A visual masterpiece bathed in electric poignancy
Villeneuve’s “Blade Runner 2049” embraces its predecessor’s iconic atmosphere while remaining entirely fresh. | Photo Courtesy of bladerunnermovie.com
The 1982 “Blade Runner” endured the test of time, towering over modern-day blockbusters as one of the greatest cult films in cinematic history. But, for any director not named Ridley Scott to come in and take the film franchise to new heights would prove a tall order, thus begging the highly anticipated question, did Denis Villeneuve manage to launch the franchise to unforeseen levels with the sequel, “Blade Runner 2049?”
While not as cohesive and easy to take in as the original, “Blade Runner 2049" keeps things on an abstracted level that does not reveal too much as the plot progresses. However, over the course of two and half hours, “Blade Runner 2049” proves its worth as a dense masterpiece, one that takes risks and soars through paradoxically scenic landscapes of retro-futuristic dystopia, while breathing life into a 35-year-old legacy. There is simply more here than most films offer, with its understatedly vast and compelling ambiance.
The plot of the 1982 film possessed a fairly basic concept and presented audiences with a premise void of the necessity for background information. Simply, a group of Replicants land illegally on Earth in order to find their creator and obtain more time to live. Officer Deckard, a blade runner, is tasked with hunting them down. Until this very day, the 1982 plot remains quite understandable, and laid solid groundwork for ambitious philosophical musings about the ethics of cloning or even the debate over what it means to be human. At the end of Scott’s “Blade Runner,” Deckard and his relationship with the advanced Replicant Rachel remains ambiguous, allowing for another film to expand upon these questions—and that it does.
With that said, Villeneuve’s “Blade Runner 2049” should be highly commended for expanding upon the concepts and possibilities suggested in the first film. This chapter of Blade Runner focuses on "K," an LAPD officer played by Ryan Gosling, who investigates the mysterious information about a Replicant unlike any other while searching for the whereabouts of retired police officer Deckard—a role resurfaced in perfect poignancy by the aging but timeless Harrison Ford. Within the original, Deckard was human, but there were also signs that he was possibly a Replicant. An eerily similar interpretation resides in “Blade Runner 2049,” but this time, the opposite scenario looms over the Officer K.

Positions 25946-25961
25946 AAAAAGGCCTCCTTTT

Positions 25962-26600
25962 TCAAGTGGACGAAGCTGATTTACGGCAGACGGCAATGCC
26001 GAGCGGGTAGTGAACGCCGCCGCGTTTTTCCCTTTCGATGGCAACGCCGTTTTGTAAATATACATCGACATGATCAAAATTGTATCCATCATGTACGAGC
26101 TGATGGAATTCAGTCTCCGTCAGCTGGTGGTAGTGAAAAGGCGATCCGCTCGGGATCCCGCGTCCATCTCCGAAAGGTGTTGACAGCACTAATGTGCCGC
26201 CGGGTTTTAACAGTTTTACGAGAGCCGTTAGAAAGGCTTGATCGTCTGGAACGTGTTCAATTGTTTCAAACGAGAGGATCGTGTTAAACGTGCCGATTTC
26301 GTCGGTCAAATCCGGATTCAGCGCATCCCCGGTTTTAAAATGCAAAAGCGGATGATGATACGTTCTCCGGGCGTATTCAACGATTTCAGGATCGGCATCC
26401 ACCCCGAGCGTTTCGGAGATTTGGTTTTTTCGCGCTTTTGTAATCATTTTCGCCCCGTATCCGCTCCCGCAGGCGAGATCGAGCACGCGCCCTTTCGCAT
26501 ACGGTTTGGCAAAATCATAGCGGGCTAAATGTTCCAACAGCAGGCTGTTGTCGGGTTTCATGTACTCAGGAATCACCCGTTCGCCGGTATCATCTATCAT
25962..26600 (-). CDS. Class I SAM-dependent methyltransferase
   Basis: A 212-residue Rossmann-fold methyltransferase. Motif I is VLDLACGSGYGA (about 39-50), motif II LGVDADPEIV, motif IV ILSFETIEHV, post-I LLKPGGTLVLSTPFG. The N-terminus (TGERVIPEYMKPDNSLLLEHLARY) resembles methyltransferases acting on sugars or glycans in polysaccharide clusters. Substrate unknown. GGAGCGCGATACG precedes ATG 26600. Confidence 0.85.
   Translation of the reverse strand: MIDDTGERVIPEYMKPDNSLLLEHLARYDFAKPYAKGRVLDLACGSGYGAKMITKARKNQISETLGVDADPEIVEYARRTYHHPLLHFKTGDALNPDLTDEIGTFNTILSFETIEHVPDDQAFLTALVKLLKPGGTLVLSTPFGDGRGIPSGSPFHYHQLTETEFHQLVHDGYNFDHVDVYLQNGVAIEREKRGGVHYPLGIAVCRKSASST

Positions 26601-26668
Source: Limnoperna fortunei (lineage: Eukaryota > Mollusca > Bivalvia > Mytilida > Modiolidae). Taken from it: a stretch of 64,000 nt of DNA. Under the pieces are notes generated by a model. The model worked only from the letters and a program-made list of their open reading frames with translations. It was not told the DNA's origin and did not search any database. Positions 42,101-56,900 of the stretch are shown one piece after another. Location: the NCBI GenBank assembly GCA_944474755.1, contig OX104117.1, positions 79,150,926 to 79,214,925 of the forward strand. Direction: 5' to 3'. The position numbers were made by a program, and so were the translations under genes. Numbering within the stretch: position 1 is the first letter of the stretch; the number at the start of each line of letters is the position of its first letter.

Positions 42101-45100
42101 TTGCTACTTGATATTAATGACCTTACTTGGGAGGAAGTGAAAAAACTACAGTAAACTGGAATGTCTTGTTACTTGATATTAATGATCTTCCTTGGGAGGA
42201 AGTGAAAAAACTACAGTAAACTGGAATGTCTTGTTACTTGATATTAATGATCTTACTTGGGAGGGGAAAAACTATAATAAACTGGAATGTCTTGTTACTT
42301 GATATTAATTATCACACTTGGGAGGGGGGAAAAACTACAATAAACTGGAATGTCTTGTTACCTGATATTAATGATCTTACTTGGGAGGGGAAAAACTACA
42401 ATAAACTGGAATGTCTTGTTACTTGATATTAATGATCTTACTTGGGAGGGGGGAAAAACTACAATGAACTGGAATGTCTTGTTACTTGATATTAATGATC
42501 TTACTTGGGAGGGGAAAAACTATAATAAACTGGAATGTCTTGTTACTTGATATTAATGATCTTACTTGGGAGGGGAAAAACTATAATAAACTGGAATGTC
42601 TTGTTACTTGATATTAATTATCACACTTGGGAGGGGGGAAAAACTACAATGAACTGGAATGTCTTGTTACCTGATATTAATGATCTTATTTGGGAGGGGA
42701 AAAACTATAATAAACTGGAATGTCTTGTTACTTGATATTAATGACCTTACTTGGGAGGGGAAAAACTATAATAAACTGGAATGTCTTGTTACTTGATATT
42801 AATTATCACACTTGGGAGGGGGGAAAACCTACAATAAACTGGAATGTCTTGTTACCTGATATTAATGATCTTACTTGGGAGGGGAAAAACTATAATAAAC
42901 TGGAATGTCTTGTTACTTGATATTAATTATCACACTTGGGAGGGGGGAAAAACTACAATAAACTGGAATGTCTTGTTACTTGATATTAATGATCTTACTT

intelligence, maturity and artistic integrity
Just as the Blade Runner plot and timeline become more complex and richer in history, the film franchise’s philosophical questions appear just as elaborate. Ultimately, the viewer becomes thrown into a lunar meditation with the impression that humankind has become gradually dehumanized while Replicants have become increasingly attuned to the values and characteristics considered as human over the course of 30 years.
With having discussed the increased level of intricacy with "Blade Runner 2049," it remains important to note that in the end, Villeneuve remains devout to the film that precedes it. Multiple instances of the visual rhyme and reason of the original film carry over into the new film: the decomposition of retro-futuristic dystopia persists and dreary landscapes are once-again illuminated by rain aplenty—all framed by a score magnified by heavily icy synthesizers via Hans Zimmer and Benjamin Wallfisch. As a result, the atmosphere of the original film remains respected and at the same time properly updated to perfection.
As a kickstarter to the forthcoming slew of Oscar-season award contenders, “Blade Runner 2049” easily ranks among the best releases of the year, and better yet, one of the most visually stunning and conceptually sound films you will ever see. Villeneuve’s latest masterpiece exudes intelligence, maturity and artistic integrity without giving in to its blockbuster hype. It remains faithful to the universe three decades in the making, but does so without losing touch with modernity.